You are correct, too. According to oral tradition, Ailey DID have to examine their marketing efforts and adjust to the mission of the organization and not just where they thought the broadest audiences would be reached.

      Joe

  10. David Dower says:

    Someone just sent me this quote, in reference to the various related discussions that are going around, so that I might share it with interested parties:

    “Once we made the choice to produce our plays not to recoup an investment but to recoup some corner of the universe for our understanding and enlargement, we entered the same world as the university, the museum, the church and became, like them, an instrument of civilization.” Zelda Fichandler

  11. I’m late to this discussion, but it’s a real bugaboo of mine, so I need to pop in.

    I think the FIRST thing that symphonies need to do is to get rid of the words “Pops Concerts.”

    I’m growing increasingly frustrated at the assumption that “mission-based” cannot mean “popular.” This is insulting to audiences — and no wonder they don’t come to our “mission” work. We are giving them the message that they don’t belong — and the only thing they can handle is stuff that the artists hate.

    One of the reasons we can’t seem to attract audiences to serious programming is that we insist on marketing the art, not marketing the experience. When people see Brahms on the program and don’t come, it doesn’t mean they don’t like Brahms, it just means they don’t know Brahms. If we loosen up on our rigidity surround the concert experience, the marketing methods, and the message we’re giving to the audience, we don’t have to bend our mission, not even in the slightest little bit.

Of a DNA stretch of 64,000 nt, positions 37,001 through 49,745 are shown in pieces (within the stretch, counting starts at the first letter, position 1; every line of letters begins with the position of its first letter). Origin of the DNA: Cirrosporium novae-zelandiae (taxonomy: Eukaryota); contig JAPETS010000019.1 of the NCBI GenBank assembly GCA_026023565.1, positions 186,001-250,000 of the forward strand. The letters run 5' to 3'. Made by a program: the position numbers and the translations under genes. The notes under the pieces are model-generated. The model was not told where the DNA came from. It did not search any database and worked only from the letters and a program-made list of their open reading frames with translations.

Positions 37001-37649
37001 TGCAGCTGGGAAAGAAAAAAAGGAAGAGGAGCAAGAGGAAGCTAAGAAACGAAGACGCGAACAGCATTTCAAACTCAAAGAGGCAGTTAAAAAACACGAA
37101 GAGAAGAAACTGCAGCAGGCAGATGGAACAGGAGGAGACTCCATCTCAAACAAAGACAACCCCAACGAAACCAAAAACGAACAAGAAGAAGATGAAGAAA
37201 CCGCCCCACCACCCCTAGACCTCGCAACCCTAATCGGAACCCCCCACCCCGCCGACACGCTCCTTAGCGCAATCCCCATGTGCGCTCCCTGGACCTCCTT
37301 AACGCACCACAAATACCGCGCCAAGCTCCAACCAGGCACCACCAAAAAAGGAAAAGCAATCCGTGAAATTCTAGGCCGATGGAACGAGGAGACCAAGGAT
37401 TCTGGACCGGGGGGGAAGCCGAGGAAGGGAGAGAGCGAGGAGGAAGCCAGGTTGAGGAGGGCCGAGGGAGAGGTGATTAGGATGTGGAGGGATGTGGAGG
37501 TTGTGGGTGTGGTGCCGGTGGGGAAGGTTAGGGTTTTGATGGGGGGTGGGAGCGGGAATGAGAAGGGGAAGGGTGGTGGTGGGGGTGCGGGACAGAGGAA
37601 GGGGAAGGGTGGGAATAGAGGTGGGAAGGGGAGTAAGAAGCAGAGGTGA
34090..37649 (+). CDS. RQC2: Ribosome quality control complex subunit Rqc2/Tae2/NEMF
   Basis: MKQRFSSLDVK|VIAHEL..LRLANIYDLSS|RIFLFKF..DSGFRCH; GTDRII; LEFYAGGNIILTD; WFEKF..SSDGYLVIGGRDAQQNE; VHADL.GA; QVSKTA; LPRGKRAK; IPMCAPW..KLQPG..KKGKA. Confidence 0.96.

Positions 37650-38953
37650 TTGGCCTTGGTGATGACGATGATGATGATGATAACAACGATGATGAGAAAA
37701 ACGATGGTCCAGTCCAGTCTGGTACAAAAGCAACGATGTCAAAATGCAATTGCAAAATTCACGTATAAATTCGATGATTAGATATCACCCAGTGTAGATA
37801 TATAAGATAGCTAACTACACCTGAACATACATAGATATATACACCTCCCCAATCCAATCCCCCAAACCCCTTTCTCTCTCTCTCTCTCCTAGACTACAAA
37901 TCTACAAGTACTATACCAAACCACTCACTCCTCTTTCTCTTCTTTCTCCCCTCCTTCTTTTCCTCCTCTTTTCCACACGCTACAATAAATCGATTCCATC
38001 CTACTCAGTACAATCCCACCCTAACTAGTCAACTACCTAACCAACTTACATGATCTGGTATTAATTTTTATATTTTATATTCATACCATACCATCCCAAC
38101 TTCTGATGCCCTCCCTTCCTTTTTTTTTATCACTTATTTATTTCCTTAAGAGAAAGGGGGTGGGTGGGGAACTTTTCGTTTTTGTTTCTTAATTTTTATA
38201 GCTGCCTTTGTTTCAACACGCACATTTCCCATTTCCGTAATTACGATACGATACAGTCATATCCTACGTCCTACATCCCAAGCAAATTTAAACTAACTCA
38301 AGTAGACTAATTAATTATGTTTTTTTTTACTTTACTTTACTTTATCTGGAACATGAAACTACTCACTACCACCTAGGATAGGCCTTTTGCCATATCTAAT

I also disagree with the premise that we need to tighten our belts, find more efficiencies, and in general cling tightly to our cherished traditions rather than change. We need to invest in innovation, just like every other industry.

    Otherwise, it’s hard to see how we can continue to justify the fact that we are serving our communities.

  12. [...] the mission?  Diane Ragsdale, writing for Americans for the Arts’ ArtsBlog, would have none of it.   She [...]

  13. [...] My colleague Diane Ragsdale took me to task last month when I suggested that in this economy, filling the house must be job number one, and bending the mission of your organization might be part of that equation. For a few days others chimed in, and it was a spirited debate. You can read the whole comment thread here. [...]

  14. [...] My colleague Diane Ragsdale took me to task last month when I suggested that in this economy, filling the house must be job number one, and bending the mission of your organization might be part of that equation. For a few days others chimed in, and it was a spirited debate. You can read the whole comment thread here. [...]